UK: Concern about energy security ‘sparks rise in interest in developing renewable schemes’

Growing concern about climate change and energy security has sparked the country-wide development of renewable energy facilities and commercial interest from landowners and developers, says surveyors’ organisation RICS.

RICS surveyors in rural areas are seeing “a substantial increase” in demand for due diligence reports from banks who are seeking advice on the viability of using a given site to develop wind or solar power, it says.

Banks are increasingly asking surveyors to advise on the suitability of sites to build wind farms, most commonly prompted by developers, it says. Most importantly, they are seeking advice on the performance of wind turbines, construction and planning issues, and if the site is windy enough to generate sufficiently high energy levels.

The additional revenue and income stream that can be generated for landowners and developers by selling the renewable energy generated – mainly electricity, into the grid has become an increasingly attractive prospect. The UK government has taken a number of steps, including the Feed in Tariff (FiT) to encourage growth in the renewable energy market as it comes under increasing pressure to meet UK and international carbon reduction targets, says RICS.

Surveyors are also seeing a rise in the demand for freehold and leasehold valuations for sites where the value may rise as a result of its potential to generate renewable energy as the market continues to grow.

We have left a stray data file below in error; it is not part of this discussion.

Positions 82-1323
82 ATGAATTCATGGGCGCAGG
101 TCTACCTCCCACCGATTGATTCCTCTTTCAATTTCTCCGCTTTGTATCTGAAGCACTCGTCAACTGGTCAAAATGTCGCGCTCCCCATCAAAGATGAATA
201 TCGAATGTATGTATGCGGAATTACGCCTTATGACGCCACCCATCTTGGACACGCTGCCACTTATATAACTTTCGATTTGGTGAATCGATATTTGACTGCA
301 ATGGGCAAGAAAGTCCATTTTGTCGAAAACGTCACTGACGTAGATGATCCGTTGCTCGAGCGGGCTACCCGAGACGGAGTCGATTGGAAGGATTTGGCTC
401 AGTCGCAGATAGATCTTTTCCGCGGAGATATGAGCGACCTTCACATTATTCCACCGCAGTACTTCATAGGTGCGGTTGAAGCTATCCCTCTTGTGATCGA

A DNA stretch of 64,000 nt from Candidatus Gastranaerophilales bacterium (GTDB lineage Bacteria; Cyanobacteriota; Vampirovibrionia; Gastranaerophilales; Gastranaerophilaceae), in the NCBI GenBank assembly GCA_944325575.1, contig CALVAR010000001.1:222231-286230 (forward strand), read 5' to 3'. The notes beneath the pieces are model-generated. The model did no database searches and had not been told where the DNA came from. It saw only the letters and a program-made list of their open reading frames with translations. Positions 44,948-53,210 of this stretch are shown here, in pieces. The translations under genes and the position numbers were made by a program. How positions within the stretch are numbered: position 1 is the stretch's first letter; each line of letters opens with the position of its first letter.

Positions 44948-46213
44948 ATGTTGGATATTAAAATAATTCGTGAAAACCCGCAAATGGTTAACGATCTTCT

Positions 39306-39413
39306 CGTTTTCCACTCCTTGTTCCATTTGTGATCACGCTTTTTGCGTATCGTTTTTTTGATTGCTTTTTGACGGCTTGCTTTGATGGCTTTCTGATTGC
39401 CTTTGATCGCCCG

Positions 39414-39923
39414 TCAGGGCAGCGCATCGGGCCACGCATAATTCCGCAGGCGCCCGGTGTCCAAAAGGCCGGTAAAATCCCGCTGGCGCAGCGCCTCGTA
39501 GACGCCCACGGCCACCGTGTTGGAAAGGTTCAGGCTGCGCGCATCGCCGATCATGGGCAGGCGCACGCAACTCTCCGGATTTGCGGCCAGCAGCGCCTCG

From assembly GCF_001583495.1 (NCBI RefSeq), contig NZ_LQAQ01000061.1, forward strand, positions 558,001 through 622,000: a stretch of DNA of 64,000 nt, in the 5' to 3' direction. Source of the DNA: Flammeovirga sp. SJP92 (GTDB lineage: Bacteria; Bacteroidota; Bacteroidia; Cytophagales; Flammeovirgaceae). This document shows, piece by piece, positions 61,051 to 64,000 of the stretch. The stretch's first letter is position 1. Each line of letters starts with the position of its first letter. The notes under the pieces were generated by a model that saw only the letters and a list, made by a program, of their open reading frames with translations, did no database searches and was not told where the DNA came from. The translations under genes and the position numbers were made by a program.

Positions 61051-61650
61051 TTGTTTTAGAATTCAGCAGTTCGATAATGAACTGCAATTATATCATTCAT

James Kavanagh, RICS Director of Land said: “Interest in the financial benefits of generating renewable energy is certainly growing. Landowners and developers in rural communities can create an income stream by selling the energy from renewable energy installations, like wind turbines to the national grid – powering homes with electricity across the country.

“As this market continues to become more sophisticated, surveyors are increasingly being asked to perform more complex assessments, needed by all parties, but especially the lending community who need that extra assurance before handing over finance.”

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RICS renewables specialist for the South of England, Robert Paul, partner at Strutt & Parker said: “Many renewable energy schemes are installed by third party developers who require options and leases for such sites. The terms of those leases are critical to the freehold valuation of sites for renewable energy installations and need to be considered in detail by valuers. Fortunately, RICS also have a Guidance Note on the negotiation of such terms which may assist surveyors either in negotiations or in relation to valuations.

“Lenders will be concerned not only with the performance of the scheme itself, but also in relation to the potential impact of adjacent properties over which they may have a charge. This could prove to be a challenging area for valuers as there is as yet little evidence of the sale of property which may be blighted or enhanced by a renewable energy scheme.”